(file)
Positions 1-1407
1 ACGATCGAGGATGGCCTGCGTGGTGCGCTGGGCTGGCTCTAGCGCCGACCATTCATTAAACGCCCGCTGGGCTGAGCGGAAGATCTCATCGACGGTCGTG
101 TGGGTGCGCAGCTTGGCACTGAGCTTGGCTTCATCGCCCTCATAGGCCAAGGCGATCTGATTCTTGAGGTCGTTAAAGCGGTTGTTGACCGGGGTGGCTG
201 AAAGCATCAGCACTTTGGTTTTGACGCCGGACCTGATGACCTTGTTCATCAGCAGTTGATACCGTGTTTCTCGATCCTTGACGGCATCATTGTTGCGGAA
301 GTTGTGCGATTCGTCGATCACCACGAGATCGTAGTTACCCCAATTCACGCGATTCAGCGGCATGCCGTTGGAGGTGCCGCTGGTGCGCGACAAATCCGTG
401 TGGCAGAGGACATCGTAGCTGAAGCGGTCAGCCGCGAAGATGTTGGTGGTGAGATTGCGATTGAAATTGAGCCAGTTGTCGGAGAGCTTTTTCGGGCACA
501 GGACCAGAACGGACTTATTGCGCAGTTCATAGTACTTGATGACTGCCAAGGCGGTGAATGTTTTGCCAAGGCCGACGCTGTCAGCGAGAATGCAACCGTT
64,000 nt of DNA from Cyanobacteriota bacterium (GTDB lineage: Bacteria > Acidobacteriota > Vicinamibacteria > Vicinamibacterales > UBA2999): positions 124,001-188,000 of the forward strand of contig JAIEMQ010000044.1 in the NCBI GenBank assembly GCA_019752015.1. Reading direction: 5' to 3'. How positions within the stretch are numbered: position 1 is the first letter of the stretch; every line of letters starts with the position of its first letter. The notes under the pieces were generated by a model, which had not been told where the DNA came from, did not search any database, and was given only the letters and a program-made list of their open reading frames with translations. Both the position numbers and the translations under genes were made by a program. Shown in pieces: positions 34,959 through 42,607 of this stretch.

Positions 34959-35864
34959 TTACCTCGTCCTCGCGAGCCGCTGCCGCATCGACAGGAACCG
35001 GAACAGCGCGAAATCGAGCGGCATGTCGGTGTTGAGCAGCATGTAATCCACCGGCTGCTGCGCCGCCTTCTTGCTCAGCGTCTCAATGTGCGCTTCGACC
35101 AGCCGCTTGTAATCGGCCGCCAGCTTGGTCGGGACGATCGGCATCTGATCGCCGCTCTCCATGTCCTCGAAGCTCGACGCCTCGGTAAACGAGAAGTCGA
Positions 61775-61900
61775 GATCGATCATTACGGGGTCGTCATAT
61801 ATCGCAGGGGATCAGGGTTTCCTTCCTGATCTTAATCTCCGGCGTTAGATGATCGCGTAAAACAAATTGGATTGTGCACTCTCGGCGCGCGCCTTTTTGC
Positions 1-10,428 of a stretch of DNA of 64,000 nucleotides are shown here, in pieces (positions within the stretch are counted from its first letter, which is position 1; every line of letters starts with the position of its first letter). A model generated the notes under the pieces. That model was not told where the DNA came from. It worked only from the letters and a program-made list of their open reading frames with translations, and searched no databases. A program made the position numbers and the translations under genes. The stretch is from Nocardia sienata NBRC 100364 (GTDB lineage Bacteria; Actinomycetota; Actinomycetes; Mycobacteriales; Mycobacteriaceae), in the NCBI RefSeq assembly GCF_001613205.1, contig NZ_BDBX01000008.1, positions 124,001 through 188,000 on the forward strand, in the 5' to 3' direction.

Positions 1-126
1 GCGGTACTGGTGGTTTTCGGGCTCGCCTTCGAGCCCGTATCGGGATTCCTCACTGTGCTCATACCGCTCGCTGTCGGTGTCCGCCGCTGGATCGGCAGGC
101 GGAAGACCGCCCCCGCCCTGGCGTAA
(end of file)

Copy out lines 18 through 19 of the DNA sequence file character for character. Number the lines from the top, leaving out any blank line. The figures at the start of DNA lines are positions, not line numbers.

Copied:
1 GCGGTACTGGTGGTTTTCGGGCTCGCCTTCGAGCCCGTATCGGGATTCCTCACTGTGCTCATACCGCTCGCTGTCGGTGTCCGCCGCTGGATCGGCAGGC
101 GGAAGACCGCCCCCGCCCTGGCGTAA